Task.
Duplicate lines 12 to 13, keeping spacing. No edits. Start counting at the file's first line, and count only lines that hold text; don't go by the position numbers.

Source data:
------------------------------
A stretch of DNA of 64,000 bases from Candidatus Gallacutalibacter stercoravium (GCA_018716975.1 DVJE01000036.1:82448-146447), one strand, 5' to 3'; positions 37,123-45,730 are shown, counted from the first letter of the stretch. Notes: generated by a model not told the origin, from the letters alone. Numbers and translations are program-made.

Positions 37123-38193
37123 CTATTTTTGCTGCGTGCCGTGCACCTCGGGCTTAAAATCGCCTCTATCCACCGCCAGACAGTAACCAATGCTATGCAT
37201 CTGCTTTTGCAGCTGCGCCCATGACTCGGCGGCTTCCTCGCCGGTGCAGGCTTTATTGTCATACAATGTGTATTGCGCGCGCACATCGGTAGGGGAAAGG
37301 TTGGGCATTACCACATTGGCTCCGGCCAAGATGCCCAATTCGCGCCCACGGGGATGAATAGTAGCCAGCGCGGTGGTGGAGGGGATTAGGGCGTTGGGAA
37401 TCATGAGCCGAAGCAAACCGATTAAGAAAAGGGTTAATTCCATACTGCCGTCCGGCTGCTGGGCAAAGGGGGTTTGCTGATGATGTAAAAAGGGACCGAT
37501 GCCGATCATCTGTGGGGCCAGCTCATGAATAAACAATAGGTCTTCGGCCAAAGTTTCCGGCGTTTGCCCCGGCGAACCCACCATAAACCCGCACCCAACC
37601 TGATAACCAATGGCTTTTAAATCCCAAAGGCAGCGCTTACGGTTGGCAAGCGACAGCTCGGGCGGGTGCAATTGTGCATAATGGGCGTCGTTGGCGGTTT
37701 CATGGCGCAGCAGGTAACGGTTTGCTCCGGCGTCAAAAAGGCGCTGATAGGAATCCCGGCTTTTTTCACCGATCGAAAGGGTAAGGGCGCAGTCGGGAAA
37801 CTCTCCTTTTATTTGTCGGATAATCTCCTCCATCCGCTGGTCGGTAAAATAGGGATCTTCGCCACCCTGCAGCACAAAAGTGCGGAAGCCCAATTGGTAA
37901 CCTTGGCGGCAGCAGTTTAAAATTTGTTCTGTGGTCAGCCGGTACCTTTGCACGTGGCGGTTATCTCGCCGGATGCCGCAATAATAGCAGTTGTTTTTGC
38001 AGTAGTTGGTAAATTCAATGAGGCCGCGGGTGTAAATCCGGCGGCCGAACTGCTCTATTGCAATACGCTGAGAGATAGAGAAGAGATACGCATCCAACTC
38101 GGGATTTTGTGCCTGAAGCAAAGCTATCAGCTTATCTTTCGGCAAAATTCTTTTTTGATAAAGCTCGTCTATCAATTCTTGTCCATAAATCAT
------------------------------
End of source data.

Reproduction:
38001 AGTAGTTGGTAAATTCAATGAGGCCGCGGGTGTAAATCCGGCGGCCGAACTGCTCTATTGCAATACGCTGAGAGATAGAGAAGAGATACGCATCCAACTC
38101 GGGATTTTGTGCCTGAAGCAAAGCTATCAGCTTATCTTTCGGCAAAATTCTTTTTTGATAAAGCTCGTCTATCAATTCTTGTCCATAAATCAT